Managing a department like Compliance is tricky. I’m not saying anything new, I hope. If it is news to you, then you have some catching up to do. With all of the various functions and subject matter experts, managing the department might benefit from a similarly complex organization that has been managing itself or more than a century longer than Compliance: Hospitals.

Say what you will about the broken healthcare system of the US, it still saves lives and keeps non-compliance to a minimum. How does this happen? Part of it is culture. Many receive the call to the profession because they want to do good in the world. And then there is a respect for people’s expertise. The human body is so complicated, no one person can know enough about a single area to save every life. For that matter, there is a competition to solve the most difficult problems that hinder or kill lives. Lastly, there are serious consequences to the professional who is found to be misbehaving.

Compliance, as a profession needs to do all of these things, but there are things a manager can do right now. Since issues of mindset does not require industry-wide scale of economy to work, a manager should:

  1. discuss the goals of compliance on a regular basis to instill a sense of moral calling,
  2. show respect to employees who know a product, function, business, subject matter better than you,
  3. give freedom to employees to work while holding them accountable for their decisions and actions.

Professionalizing the department this way will make a big difference in finding and keeping the right talent.


About the Author: Marcus Maltempo is a compliance professional with more than a decade of experience helping banks, law firms and clients manage investigations and regulatory responses. He is the author of the forthcoming book History of Money Laundering: How criminals got paid and got away.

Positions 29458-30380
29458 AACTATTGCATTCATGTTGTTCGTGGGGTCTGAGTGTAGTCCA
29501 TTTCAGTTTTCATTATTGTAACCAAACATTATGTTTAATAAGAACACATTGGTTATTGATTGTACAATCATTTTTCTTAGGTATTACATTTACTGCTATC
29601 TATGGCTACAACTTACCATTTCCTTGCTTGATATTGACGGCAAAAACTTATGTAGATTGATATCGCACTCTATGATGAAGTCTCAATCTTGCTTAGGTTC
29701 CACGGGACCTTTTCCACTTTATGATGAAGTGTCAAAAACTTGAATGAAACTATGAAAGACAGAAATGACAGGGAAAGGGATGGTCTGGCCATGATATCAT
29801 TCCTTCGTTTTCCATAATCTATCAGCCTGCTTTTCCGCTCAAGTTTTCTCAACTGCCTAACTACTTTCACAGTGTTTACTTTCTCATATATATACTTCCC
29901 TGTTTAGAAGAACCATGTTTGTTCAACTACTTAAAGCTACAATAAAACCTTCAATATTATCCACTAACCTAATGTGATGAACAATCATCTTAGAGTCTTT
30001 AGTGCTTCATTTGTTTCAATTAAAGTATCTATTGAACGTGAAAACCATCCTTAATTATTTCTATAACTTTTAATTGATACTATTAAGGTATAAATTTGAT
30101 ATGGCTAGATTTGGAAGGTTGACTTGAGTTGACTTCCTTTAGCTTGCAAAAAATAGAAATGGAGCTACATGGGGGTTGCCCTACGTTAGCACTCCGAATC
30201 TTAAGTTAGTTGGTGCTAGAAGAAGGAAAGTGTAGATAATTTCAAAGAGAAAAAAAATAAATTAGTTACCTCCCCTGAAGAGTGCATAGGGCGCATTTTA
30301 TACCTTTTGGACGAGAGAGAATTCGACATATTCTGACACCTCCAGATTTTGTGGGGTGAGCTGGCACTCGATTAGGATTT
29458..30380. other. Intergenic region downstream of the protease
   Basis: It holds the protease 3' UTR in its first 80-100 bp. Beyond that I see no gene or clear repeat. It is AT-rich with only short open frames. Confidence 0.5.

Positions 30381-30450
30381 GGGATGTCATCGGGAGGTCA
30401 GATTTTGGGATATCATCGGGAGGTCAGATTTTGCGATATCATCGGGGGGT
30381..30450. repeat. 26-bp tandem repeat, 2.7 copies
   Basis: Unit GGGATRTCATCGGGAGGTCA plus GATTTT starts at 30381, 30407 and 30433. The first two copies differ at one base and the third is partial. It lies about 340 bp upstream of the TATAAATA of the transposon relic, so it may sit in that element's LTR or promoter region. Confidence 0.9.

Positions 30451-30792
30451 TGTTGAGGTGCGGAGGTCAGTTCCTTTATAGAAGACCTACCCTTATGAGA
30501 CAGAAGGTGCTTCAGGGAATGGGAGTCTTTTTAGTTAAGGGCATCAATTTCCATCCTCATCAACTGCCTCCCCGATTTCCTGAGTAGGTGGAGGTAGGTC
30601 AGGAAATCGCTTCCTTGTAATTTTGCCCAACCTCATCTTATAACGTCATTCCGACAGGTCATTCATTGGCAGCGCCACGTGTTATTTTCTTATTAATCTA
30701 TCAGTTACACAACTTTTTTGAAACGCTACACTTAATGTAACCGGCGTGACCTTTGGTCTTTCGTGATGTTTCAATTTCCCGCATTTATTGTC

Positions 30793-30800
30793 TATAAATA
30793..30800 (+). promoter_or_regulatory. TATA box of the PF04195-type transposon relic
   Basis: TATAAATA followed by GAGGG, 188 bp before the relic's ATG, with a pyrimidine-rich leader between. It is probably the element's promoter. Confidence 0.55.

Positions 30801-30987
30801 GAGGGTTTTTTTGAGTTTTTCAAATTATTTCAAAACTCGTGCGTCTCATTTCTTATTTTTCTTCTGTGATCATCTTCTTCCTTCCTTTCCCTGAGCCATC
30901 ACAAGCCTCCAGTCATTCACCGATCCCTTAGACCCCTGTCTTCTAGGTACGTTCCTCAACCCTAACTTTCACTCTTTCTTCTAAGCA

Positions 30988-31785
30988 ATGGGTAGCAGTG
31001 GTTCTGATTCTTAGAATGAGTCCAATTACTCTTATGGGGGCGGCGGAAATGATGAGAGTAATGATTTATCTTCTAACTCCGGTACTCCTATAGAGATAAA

Sex, Gambling and… Ice Cream?

credit Got Defense Attorney
credit Got Defense Attorney

People working for Department of Defense, both employees and contractors, have been found to be issuing Department issued credit cards to pay for gambling and “adult entertainment.” The Department spokesperson was quick to point out that that doesn’t mean the Department paid for the activity. The way things work there is that the cards are not directly billed to the Department, instead to the individual and then the individual fills out a form requesting a reimbursement from the Department. This could mean that the employees wanted to hide the activities from their spouses. (From UPI and Politico.)

If that wasn’t salacious enough for your… hahaha… excuse me, I couldn’t help myself. Benjamin Netanyahu, the Israeli Prime Minister was audited by his nation’s Comptroller and found lavish spending. Among the usual types of lavish spending was $2,500 a month on ice cream. That’s right. Ice cream. People have already begun to make fun of this in ways that are hilarious, even if you don’t understand Hebrew.